LeadingAge Development and Marketing Panel

The world might be in the midst of a global pandemic, but the silver lining is, it’s a good time to plan new communities, expansions and repositionings, according to development and marketing experts speaking Tuesday at the LeadingAge Annual Meeting Virtual Experience.

With aging demographics “on our side,” Barry Johnson, executive vice president at Greenbrier Development, a Dallas-based senior living development and marketing firm, said there are opportunities on the horizon for senior living projects — it’s just going to take a little innovation in process and message to alleviate customer fears and provide flexibility. Johnson and his colleagues discussed those opportunities during a session.

Cole Gray, a Greenbrier executive vice president, said that most of the firm’s clients did not have the luxury of putting things on hold and waiting for a return to normal. During the pandemic, Greenbrier helped its clients through planning, development and marketing new or expanding senior living communities.

Challenges on the business planning side included uncertainties about key assumptions, availability and cost of capital, early supply chain disruptions, and construction escalation and timelines.

On the development side, the inability to have face-to-face meetings with planning commissions, city councils and neighbors affected by projects led to a lack of responsiveness from municipalities, resulting in extended project timelines, the panelists said. It also became challenging to keep participants engaged in the process, and construction cost increases tied to safety, scheduling, materials and subcontractors had to be overcome, they said.

“There are always uncertainties in the planning process and pitfalls you might face,” Gray said, adding that providers could benefit from a longer planning process and a softening construction market. 

Tom Navin, Greenbrier’s chief operating officer, said that changing parameters and processes brought on by the pandemic had architects and engineers “design changing on the fly.” Building infrastructure upgrades included touchless solutions, HVAC systems, more robust IT systems, outdoor dining options and even UV lighting in ductwork to kill bacteria, he said.

“We are trying to incorporate changes that compliment current designs that can be maintained long term,” including introducing fresh air into environments, Navin said. “Better sequencing entering projects always helps with queuing and security; signage requirements always need to be considered, as we see many communities with out-of-control signage in many locations. Some of the changes and costs will, hopefully, be temporary.”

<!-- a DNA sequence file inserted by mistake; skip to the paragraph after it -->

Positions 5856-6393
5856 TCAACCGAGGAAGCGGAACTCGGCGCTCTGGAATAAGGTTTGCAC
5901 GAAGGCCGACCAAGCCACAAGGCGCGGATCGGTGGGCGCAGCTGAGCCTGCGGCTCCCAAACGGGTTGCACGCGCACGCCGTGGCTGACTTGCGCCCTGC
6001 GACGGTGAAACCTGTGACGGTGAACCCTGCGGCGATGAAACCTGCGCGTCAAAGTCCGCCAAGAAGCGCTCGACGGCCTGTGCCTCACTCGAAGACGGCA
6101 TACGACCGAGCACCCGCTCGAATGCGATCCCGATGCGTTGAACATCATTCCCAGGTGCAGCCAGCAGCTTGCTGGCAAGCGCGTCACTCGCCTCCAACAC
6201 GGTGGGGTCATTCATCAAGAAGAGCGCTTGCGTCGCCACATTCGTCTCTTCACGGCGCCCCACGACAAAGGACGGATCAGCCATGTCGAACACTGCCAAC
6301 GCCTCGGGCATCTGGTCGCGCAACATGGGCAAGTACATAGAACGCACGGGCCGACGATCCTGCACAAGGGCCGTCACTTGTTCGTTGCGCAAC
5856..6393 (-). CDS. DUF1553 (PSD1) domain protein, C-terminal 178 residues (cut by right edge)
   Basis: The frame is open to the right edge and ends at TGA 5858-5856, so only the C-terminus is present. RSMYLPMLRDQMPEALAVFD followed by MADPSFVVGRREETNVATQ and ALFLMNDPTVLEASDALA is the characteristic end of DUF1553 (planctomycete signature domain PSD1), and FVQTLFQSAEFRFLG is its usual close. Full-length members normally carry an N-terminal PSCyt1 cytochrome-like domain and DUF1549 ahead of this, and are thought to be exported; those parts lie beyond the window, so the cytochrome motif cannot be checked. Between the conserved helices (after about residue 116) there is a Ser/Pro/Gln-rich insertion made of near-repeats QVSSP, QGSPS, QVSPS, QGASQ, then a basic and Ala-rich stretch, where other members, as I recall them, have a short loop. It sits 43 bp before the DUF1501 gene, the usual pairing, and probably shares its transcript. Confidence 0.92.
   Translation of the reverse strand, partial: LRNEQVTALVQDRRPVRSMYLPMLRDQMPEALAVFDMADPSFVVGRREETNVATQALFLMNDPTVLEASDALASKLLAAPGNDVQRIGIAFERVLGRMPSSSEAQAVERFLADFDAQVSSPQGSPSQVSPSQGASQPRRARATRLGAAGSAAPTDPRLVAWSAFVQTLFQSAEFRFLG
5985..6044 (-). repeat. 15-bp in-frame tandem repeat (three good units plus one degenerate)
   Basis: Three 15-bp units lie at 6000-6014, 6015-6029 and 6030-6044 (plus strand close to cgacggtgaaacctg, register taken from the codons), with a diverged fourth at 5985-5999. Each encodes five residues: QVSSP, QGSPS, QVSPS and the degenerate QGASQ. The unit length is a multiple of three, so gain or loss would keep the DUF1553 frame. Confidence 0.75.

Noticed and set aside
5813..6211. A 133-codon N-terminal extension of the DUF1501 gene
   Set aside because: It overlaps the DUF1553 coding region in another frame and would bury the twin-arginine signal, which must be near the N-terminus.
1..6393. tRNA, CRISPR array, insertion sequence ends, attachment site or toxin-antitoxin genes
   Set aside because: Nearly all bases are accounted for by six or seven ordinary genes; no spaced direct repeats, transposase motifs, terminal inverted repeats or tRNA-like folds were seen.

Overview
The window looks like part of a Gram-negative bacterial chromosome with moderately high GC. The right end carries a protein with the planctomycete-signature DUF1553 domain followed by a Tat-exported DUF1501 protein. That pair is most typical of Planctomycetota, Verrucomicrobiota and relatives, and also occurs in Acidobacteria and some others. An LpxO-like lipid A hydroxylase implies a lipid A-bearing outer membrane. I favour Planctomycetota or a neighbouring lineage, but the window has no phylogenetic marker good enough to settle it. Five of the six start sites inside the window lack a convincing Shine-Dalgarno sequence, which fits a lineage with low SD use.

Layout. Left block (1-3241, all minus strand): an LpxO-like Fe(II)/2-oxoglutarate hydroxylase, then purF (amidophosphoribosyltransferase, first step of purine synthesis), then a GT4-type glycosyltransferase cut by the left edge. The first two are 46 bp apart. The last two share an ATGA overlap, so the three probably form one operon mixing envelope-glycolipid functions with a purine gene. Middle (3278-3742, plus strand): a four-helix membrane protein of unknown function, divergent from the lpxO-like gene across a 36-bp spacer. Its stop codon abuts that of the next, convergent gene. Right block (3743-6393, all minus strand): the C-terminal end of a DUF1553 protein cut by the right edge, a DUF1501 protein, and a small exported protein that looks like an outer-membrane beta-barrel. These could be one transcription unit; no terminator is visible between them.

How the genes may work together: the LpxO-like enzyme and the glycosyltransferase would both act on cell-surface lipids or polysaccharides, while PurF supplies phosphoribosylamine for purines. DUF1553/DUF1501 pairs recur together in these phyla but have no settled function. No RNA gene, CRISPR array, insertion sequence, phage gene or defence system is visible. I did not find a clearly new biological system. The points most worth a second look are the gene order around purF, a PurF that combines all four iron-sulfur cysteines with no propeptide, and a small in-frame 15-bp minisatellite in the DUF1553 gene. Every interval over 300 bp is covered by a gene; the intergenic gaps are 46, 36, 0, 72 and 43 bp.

An unpredictable backlog exists on the construction side, Navin said, although he said he is seeing a softening in the market with middle-market multi-family projects being shelved due to unemployment effects.  

Once the planning and development phase is complete, the sales and marketing challenges begin. The inability to meet in person or do tours and overcome negative perceptions, fear and uncertainty about the industry have been major challenges, according to the panelists.

“We knew when COVID hit, we had to act decisively,” Johnson said. “We also knew we had to put the ‘pedal to the metal’ and do everything with speed, yet we didn’t know where we were going or how we were going to get there.”

The typical ways of reaching out to tens of thousands of people quickly fizzled and were reduced to reaching out to one, Johnson said, calling it the “best sales training we could have had in a moment in time.”

Rather than calling prospective residents to make a sale, he said, sales teams were reaching out to see how individuals were doing and whether they needed anything. Without the pressure to sell, Johnson said, new relationships were formed and old relationships were rekindled. 

What sales and marketing teams learned from COVID, he said, was to act decisively and with speed, acknowledge that a problem exists, validate a prospective resident’s concerns and reassure him or her that the project still offers peace of mind. 

“Stay in the market. Change the message — and maybe the way it’s delivered — but stay in the market,” Johnson said. “Interest rates are low, houses are selling and prices are staying stable. When has there been a more important time to sell peace of mind? That’s what we should sell: peace of mind.”